tired a hirir ’lamhoth. Bragol lastar deng a philin reviar dan in yrch.
Aragorn nalla ’Gurth an yrch!’ a nôr dan i goth. In yrch sevir leng
ar higil; magol Aragorn and athan i sigil hin a dâg orch. Pilin edhrim
reviar dan in yrch, a rim ú-belir drego. Ab nagor leithiar venn naud.


A battle
According to the words of Rycol, Aragorn and the elves want to find
the tracks of the orcs. At the end they come to a hidden valley where
the orcs rest. Aragorn and Ninias go watching and find an orc-host.
Suddenly they hear bowstrings and arrows fly against the orcs. Aragorn
cries ’Death to the orcs!’ and runs against the enemy. The orcs have
cutlassess and daggers; Aragorn’s sword is longer than these daggers
and he slays an orc. More arrows fly against the orcs and many cannot
flee. After the battle they free a prisoner.


12.2.1 Prepositions

At this point, we will learn about some new prepositions which, unlike the group discussed
before, cause nasal mutation (see lesson 4) for the following word.
They are
an (for)
maethon an Ngondor (I fight for Gondor)
dan (against)
maethon dam Mordor (I fight against Mordor)
nan (with, provided with, characterized by, using)
maethon na magol (I fight with a sword)
Amon na Thaur (Hill of Wood)
aran na chı̂r lim (king of swift ships)
and presumably also
athan (on the other side of, beyond)
athan ngaer (on the other side of an ocean)
The alert reader will recognize that nan is the same word we have introduced earlier as
a variant to express the genitive. It does so with the sense in mind that the genitive word
characterizes the first word better, but it has a meaning as a preposition which goes a bit
beyond the genitive.
We have learned about the fact that the plural article in is often shortened to i when nasal
mutation for the following word is caused. If prepositions cause nasal mutations, this can
in principle also happen, however, the pattern how the preposition is shortened is unfor-
tunately different. Prepositions are only shortened if they cause nasal mutation for hard
consonants p, t or c, or if they mutate ml, h or th.
a Pheriannath (for halflings)
da thaur (against a forest)
a thôl (for a helmet)
For the consonants b, m, f, l, lh, r, s and th the preposition adjusts:
am marad (for a tower)
am mellon (for a friend)
af fair (for a mortal)
al loth (for a flower)

al ’lug (for a serpent)

adh roch (for a horse)
as sarch (for a grave)
Since in the case of athan it is not even sure if this preposition causes nasal mutation at all,
it is presumably better not to change this preposition at all.
Although we have introduced an (for) as a preposition, this does not appear to be its main
function in Sindarin: Usually it is used (similarly to en denoting genitive) to denote the
dative. Although it is permissible to express the dative (like the accusative) as a lenited
direct object, datives with an are much more common in the attested text samples:
Annon vagol venn. (I give the man a sword; unusual expression)
Annon vagol am menn. (I give a sword to the man; usual expression)

12.2.2 The mixed mutation

Mixed mutation is generally caused by compounds of prepositions with the definite article
i or in. The genitive en also falls into this class.
To explain this in some more detail: Often, one would like to use an article immediately
following a preposition, like in be i (according to the) or na in (to the). Both cases can be
expressed by appending the ending -n (or sometimes -in) to a preposition (if -in is used,
I-affection occurs). One finds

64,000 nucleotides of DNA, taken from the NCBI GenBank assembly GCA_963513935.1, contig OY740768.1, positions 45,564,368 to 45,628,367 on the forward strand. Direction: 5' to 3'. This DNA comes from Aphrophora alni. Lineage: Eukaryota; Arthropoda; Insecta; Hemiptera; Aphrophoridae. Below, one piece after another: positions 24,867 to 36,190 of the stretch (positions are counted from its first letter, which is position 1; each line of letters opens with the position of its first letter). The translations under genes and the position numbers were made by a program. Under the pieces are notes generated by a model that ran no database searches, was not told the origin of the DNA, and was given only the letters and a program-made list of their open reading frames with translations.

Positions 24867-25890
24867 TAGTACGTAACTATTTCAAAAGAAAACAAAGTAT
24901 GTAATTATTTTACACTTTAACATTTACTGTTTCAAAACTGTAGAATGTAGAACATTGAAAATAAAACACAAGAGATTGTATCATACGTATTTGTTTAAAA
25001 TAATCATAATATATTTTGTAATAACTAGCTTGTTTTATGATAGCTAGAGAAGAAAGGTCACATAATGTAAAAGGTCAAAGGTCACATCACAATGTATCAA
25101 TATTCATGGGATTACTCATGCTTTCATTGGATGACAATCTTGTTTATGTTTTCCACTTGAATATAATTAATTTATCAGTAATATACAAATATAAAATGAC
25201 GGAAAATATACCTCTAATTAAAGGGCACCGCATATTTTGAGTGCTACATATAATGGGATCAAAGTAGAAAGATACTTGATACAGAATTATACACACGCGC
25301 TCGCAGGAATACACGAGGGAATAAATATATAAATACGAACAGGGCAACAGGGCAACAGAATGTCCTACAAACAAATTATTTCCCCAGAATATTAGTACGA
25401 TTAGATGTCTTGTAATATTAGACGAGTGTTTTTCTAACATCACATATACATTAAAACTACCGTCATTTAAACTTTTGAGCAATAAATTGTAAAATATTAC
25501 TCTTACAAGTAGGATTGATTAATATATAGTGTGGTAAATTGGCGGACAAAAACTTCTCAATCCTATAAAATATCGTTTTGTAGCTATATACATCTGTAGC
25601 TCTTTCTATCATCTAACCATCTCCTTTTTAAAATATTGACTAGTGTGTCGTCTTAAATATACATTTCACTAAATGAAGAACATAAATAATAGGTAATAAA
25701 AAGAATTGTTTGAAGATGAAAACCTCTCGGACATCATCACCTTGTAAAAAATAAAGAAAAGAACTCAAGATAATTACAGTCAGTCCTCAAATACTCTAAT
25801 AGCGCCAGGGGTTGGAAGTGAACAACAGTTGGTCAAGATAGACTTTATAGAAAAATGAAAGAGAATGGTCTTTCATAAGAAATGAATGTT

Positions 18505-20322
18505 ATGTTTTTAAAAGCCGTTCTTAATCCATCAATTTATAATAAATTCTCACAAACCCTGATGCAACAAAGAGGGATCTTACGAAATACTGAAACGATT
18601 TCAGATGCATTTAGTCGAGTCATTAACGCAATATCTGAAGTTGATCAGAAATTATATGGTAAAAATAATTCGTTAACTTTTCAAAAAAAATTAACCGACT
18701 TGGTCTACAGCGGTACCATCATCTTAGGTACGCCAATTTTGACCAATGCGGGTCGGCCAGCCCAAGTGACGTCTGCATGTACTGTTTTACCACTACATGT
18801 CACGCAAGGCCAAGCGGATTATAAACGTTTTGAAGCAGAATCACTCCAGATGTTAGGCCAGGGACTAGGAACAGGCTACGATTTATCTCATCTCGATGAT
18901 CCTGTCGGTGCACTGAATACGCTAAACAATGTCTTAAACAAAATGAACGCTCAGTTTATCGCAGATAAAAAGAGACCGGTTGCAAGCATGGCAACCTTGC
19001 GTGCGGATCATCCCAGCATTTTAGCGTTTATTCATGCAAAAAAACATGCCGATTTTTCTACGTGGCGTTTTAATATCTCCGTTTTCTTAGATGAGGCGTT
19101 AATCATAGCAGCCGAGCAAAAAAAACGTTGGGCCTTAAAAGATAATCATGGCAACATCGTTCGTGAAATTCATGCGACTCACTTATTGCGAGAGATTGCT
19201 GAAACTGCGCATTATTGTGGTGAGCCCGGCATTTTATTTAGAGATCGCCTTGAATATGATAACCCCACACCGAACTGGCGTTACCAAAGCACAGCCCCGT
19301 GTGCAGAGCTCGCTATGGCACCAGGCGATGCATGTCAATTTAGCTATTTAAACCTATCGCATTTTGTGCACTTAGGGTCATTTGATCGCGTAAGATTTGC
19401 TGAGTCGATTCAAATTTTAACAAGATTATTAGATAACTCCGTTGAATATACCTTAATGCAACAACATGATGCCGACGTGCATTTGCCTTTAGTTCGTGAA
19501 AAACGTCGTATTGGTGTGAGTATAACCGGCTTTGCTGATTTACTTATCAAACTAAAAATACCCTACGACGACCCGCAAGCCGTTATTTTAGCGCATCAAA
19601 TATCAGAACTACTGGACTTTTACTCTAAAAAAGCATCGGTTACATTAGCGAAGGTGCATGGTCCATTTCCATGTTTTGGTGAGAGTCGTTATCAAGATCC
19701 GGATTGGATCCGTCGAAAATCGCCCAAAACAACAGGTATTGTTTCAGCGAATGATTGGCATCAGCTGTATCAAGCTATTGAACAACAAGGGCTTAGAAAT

na (towards) → nan (towards the)
be (according to) → ben (according to the)
nu (under) → nuin (under the)
od (of) → uin (of the)
or (above, on) → erin (on the)
As the attested example an + i → ’nin with nasal mutation indicates, it is somewhat dan-
gerous (although tempting) to generalize this rule for compounds with prepositions too
As its name indicates, the mixed mutation acts sometimes like lenition and sometimes
like nasal mutation. If caused by genitive, en is often shortened to e. Other compounds
of preposition and article however are not shortened. The mixed mutation acts on the
individual consonants as follows:
Hard sounds are changed as if it were lenition:
p-, t- and c- become b-, d- and g-:
calad (light) → e-galad (of the light)
pilin (arrow) → e-bilin (of the arrow)
taur (forest) → e-daur (of the forest)
pr- however becomes mr
prestanneth (affection) → e-mrestanneth (of the affection)
b-, d- und g- stay unchanged, but en gets shortened, but for dr-, gl-, gr- or gw- en comes
in full length :
barad (tower) → e-barad (of the tower) but:
draug (wolf) → en-draug (of the wolf)

bl- and br- become ml- and mr-:

brôg (bear) → e-mrôg (of the bear)
f- and n- stay unchanged, and so does en:
nad (thing) → en-nad (of the thing)
h-, l-, th- and m- stay unchanged, but en is shortened:
hı̂r (lord) → e-hı̂r (of the lord)
maethor (fighter) → e-maethor (of the fighter)
thôl (helmet) → e-thôl (of the helmet)
rh-, lh- and hw- are changed into ’r-, ’l-, and ’w-, with en being shortened:
hwest (breeze) → e-’west (of the breeze)
s- becomes h- with shortened en:
salph (soup) → e-halph (of the soup)
Finally, r- is unchanged but en is changed into edh:
rem (net) → edh rem (of the net)

Sindarin English
ab nagor after the battle
and long
brôg bear
coth enemy
dolen hidden
gurth death
*ias where (relative pronoun)
imlad valley
lang cutlass
leithia- to free
meth end
naud bound
rim much
sav- (pa.t. aw) to have
sigil dagger, knife
tang bowstring


If you get to know elves better, maybe at some stage you feel it would be time to tell
something about yourself, your family or details of your life. Well, you can do this with
sentences like
Telin o. . . (I come from. . . )1.
Nostor nı̂n erin. . . . (My birthday is on the. . . )
Tâd hı̂n mi adab nı̂n. (I have two children. 2 )
1 Unfortunately, you’ll have to look ahead to lesson 13 if you want to use o correctly .